AS Metro Manila and other highly urbanized cities across the country continue to search for schemes and solutions to address vehicular traffic, one sector’s experience in handling the problem offers insights worth considering.
The Port of Manila (PoM) is part of the often-unseen engine that drives the fast-growing Philippine economy. Vessels from around the world dock there to pick up and deliver the goods that the country trades. An industry report released by Lloyd’s List and Containerization International ranked the PoM 36th among the top 100 Container Ports worldwide, on the back of the growth in the Philippines’ gross domestic product. According to the Philippine Ports Authority (PPA) website, the Port of Manila “registered a 4.3 percent hike in container throughput, with principal facility the Manila International Container Terminal (MICT) posting a 4.4 percent increase in containers handled.” According to MICT operator International Container Terminal Services Inc. (ICTSI), MICT broke the 2,000,020-foot equivalent units (TEU; in shipping, the measure of the number of container units) last year.
Shipping activity is monitored as a pulse of global markets. Fortune magazine wrote in 2014: “Nearly 90 percent of goods traded across borders were transported by sea during at least some part of their journey to your shopping cart.”
When those traded goods are held up by traffic at the port en route to their respective supply chains, the impacts are far-reaching.
To address traffic at the MICT, operator International Container Terminal Services Inc (ICTSI) drew from its own experience at the Victoria ICT in Melbourne, Australia, where it had deployed a terminal traffic management platform.
Working with the same Australian technology solutions provider 1-Stop Connections, ICTSI last year rolled out the online Terminal Appointment Booking System (TABS) at the MICT.
Schedule, penalize, incentivize
The TABS platform is able to schedule the movement of container trucks moving in and out of the MICT. Setting appointment slots for container truck pick-ups and drop-offs rationalizes their presence on the road; trucks now enter Metro Manila road system just in time to make their appointments, allowing a more managed and consistent flow of trucks spread across the entire day.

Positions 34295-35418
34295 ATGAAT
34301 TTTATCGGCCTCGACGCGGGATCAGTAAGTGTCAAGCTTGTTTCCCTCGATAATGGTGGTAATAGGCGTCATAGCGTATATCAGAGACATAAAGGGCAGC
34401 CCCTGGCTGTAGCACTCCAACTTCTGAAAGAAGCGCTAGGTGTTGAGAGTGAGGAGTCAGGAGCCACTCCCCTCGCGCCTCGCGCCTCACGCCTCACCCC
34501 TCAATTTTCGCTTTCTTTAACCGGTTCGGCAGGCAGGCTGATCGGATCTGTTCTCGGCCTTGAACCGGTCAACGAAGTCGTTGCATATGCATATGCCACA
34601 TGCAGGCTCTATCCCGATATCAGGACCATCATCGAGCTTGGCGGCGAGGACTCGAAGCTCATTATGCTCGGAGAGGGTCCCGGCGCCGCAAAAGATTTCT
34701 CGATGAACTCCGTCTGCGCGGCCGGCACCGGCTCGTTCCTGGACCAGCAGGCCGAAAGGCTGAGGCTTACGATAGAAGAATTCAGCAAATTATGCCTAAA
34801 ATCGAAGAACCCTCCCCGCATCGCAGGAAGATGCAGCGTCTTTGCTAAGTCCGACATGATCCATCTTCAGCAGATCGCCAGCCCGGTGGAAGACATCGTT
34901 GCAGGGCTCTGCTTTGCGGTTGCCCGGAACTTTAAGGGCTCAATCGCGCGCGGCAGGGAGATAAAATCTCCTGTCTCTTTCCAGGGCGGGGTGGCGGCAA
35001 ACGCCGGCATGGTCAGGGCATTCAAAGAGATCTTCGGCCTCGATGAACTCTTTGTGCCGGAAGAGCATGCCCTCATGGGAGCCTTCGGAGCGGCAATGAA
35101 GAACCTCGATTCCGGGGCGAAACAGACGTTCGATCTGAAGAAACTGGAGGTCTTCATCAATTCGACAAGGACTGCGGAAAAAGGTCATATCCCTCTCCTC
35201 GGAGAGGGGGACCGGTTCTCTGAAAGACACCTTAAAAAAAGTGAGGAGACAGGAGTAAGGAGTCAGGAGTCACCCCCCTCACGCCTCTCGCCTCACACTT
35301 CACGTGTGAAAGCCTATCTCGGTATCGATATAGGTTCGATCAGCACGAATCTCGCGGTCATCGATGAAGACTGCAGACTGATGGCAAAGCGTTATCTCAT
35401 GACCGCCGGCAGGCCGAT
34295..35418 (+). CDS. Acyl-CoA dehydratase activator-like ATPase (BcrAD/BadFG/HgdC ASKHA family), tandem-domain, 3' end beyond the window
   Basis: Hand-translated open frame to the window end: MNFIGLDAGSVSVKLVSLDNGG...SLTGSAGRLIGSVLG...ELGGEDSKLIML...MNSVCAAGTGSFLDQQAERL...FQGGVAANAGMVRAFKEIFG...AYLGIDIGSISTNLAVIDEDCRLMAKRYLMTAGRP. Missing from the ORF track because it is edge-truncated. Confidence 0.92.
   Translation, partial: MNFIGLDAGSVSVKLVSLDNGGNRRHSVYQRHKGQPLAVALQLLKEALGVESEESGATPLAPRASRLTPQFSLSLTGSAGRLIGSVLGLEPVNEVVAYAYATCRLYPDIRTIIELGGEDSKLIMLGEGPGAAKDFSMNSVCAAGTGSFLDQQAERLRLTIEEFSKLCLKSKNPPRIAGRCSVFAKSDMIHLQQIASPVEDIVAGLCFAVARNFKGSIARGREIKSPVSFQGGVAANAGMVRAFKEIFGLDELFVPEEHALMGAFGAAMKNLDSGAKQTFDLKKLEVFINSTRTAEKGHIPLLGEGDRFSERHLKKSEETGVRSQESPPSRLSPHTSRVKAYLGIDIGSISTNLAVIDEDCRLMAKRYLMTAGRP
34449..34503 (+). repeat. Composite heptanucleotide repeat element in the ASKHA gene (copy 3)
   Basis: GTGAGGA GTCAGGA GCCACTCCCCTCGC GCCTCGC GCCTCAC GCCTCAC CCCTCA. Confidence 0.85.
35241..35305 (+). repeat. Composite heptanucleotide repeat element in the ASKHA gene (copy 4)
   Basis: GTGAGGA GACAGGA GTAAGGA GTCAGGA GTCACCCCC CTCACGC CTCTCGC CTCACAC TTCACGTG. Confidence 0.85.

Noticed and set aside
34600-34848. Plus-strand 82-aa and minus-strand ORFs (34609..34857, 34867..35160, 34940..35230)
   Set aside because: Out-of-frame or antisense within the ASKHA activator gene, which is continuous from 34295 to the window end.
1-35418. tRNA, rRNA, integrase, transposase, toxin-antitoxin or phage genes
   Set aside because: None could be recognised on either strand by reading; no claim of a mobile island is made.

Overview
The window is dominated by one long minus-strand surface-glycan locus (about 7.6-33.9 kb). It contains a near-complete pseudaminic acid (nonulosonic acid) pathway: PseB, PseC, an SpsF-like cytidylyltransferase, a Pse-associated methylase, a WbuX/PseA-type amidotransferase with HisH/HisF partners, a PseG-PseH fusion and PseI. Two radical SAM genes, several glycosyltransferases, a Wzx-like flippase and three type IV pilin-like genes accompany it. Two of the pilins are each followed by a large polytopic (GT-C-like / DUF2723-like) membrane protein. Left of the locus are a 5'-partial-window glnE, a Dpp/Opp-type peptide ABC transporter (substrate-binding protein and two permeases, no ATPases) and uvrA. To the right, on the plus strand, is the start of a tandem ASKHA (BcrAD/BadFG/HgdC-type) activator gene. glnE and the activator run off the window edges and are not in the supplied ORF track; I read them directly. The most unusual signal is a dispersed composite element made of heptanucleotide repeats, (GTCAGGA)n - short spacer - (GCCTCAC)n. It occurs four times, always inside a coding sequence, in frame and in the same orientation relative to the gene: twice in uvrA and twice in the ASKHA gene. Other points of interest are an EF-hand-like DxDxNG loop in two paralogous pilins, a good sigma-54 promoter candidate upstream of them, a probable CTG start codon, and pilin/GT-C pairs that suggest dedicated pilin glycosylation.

Container trucks that arrive at the MICT outside of their appointed slots are penalized with fines of P1,500 per violation.
On the other hand, those that volunteer to pick up and drop off containers at identified off-peak days and hours, are incentivized with rebates from P300 to P500.
With TABS, truckers can increase the trips made daily; cargo owners can move goods more promptly; and, with volume and scheduling made more predictable, the terminal can allocate resources more efficiently.
Think big pic
The problem of traffic that TABS addresses has implications beyond the boundaries of the MICT. Because trucks trace supply chain routes throughout Metro Manila, the TABS database has been made accessible to the Metro Manila Development Authority (MMDA). The MMDA knows that it can query the database via text messaging to find out which trucks are booked for appointments at MICT–and which have no business being on the road during truck-ban hours.
The coordination with MMDA has given more teeth to the enforcement of the TABS scheduling system.
Eighteen months since it was officially deployed, TABS has gained approval–and has been recognized for its success.
In 2016, the Philippine Institute for Supply Management and the Society of Fellows in Supply Management handed ICTSI the GawadSinop Corporate Award for Excellence in Supply Management Practices, in part because of TABS. This year, the Public Relations Society of the Philippines, which considers TABS a PR program, gave ICTSI its highest corporate award, the Grand Anvil.
And Thailand’s leading container terminal Laem Chabang Port–itself faced with traffic problems similar to Manila–has been coordinating with ICTSI to learn from the success of TABS.
So, is Philippine traffic hopeless? There may yet be lessons to unlock from the Port of Manila’s experience with TABS and its schedule-penalize-incentivize approach.